Our trip to

Wildlife Prairie Park Pond

 

 

 On our visit to a pond in Wildlife Prairie Park, we learned about how ponds change over time with the influence of factors such as beavers building dams and erosion from farm fields carrying in soil.

 The naturalists at Wildlife Prairie Park help the Canada geese by providing a protected nesting site. The female lays 5 or 6 creamy white eggs. The male protects the nest and helps rear the young.

 

 

 Amphibians, such as this spring peeper, are an index species. Their presence indicates a healthy pond environment. Though the peeper is tiny, its noisy song can be heard for half a mile.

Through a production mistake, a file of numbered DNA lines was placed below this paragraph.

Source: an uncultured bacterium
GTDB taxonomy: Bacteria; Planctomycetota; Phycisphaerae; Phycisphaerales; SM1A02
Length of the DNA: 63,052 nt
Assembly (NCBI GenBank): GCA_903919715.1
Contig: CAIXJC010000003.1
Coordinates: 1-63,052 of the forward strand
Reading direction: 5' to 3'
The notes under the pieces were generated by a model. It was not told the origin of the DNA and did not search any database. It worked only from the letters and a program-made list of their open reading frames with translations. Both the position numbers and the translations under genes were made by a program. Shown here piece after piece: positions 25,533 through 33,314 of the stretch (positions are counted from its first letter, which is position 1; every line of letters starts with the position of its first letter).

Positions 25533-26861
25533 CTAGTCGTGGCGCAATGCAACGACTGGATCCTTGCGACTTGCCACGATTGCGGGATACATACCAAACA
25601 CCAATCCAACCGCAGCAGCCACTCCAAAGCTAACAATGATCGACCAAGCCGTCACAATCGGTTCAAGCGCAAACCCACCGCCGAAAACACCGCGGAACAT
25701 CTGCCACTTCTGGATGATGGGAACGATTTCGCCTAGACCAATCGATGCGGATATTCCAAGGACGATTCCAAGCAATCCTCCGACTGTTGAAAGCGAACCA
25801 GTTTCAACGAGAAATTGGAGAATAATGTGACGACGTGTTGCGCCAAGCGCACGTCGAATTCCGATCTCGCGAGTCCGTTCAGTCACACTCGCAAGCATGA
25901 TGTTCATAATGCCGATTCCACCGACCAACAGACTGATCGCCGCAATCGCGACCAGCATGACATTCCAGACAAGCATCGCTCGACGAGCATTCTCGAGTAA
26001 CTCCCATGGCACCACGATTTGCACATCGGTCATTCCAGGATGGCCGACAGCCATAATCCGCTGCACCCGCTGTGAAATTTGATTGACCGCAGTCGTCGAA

One group of our students used testing kits to find out about the water chemistry. Like our local lake, Wildlife Prairie Park's pond pH was very alkaline.

 

 

 The shallow depth of a pond supports rooted
green plants all the way across, unlike a lake, which only grows rooted plants near the shore. Other water plants, like mosses and
the water hyacinth, are free-floating.

 A red-eared slider is a turtle who likes slow-moving rivers and ponds with muddy bottoms. It is easily recognized by the red or yellow stripe behind each eye. Its nickname, "slider," comes from its habit of sliding into the water at the first sign of danger.

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